I drifted through my days. My mother took me to visit her family outside the city and I did not know how to act. I met up with some old friends and they, too, told me I had not changed. I did not meet up with them again. My father would talk about city planning projects that would one day build a street right through our house, and I felt myself recoiling at the idea that, someday, our house might not exist.  I told him that talking about the project was pointless because it wouldn’t happen in ten years, hoping to banish the idea not so much from his head as from mine. Desperate and listless, I started moving through the house and throwing things away again, realizing – and fearing – how obsolete the objects were, how they continued representing a past that had no relevance to the present.

Every other time I had been home was for the sake of pursuing something, some need or project, and this time I had none. Now I was experiencing just being home for its own sake, and somehow without a purpose for being there, I felt out of place, as if I didn’t belong there.

Then I drove my parent’s car into a tree.

The accident (for these are always accidents) necessitated a long talk – one that was especially difficult because this was not something my parents and I were used to. Talking about why I had decided to leave the house at such a late hour in the night, when I was incredibly fatigued and bound to make mistakes, inevitably led to talking about why I had been so discontent, so dissatisfied with being at home. As we talked, I realized that the source of my malaise was a kind of cognitive dissonance, where I could not reconcile the values and ways of life that I had come to embrace during my time away with the ones that seemed so opposed and unchanging at home.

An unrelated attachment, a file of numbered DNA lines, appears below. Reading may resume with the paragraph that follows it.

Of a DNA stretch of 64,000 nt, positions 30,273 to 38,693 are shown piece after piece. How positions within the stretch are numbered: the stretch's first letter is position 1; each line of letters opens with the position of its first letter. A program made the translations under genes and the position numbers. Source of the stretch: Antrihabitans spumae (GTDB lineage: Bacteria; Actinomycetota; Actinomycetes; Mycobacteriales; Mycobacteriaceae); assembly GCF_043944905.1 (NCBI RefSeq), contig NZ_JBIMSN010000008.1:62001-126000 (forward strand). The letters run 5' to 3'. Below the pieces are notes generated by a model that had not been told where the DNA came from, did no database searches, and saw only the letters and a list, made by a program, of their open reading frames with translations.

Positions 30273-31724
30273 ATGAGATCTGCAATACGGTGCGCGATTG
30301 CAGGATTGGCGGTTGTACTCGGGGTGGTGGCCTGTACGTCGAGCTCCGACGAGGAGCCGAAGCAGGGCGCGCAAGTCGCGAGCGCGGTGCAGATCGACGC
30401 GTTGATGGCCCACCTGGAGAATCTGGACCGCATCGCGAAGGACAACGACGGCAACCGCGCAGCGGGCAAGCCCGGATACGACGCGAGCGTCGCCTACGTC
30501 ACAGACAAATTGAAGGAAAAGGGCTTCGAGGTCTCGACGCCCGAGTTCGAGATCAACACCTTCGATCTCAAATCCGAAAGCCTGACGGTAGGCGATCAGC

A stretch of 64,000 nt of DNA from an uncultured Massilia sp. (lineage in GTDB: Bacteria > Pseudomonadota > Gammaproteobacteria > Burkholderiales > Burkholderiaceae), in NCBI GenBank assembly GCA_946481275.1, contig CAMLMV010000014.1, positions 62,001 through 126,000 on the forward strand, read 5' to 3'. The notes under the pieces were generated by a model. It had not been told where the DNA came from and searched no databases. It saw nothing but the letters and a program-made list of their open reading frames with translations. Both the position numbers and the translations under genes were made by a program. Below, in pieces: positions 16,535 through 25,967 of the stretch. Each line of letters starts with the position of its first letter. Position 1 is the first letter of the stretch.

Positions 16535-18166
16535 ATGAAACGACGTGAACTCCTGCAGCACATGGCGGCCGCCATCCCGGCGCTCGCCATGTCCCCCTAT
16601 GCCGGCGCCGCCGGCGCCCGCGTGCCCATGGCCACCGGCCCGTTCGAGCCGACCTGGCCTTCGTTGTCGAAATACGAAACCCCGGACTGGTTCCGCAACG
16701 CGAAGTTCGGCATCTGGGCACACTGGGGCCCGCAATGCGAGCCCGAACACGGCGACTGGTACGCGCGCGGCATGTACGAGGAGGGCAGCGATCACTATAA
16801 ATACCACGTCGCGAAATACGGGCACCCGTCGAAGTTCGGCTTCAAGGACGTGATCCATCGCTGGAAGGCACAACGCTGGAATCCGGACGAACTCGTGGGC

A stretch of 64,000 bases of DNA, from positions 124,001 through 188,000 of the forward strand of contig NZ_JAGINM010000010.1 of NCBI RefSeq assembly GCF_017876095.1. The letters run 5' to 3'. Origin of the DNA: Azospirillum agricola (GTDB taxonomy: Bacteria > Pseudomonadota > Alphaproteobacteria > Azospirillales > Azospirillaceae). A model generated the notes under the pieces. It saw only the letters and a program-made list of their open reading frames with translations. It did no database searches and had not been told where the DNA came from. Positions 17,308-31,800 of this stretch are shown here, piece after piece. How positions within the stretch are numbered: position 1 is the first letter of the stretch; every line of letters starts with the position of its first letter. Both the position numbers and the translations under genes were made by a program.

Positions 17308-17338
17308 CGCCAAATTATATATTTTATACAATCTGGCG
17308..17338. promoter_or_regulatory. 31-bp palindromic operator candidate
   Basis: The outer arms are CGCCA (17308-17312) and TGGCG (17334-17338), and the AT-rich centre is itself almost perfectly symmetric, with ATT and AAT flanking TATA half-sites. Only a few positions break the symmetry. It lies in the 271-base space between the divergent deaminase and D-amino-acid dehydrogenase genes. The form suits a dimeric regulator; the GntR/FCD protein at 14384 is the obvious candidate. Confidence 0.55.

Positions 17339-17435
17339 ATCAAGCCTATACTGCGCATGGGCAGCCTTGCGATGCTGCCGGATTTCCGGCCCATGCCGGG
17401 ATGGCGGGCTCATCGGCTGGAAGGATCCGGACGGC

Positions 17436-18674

“Reconciliation is a false hope at best,” one of my professors would tell me later, but by talking to my parents, I felt like I had taken my first step – towards bridging the distance between us, and towards finally considering what my place at home really was. I relaxed, in my own way, and was able to spend the rest of my winter in relative calm.

On the uncertainty of returns

We think a lot about departures, but very rarely do we think about returns. Nor do we think about homes, and the way that our changes affect how we understand them.  Home may retain its old shapes and objects while you’re gone, but home as you once experienced it ceases to exist – because you are no longer the same person, because you have changed. And I guess what I am trying to talk about is what it means to return, especially after the first or second time – when the act of coming home loses its novelty, and becomes frequent, routine, and almost commonplace; something that no longer bespeaks a significant event.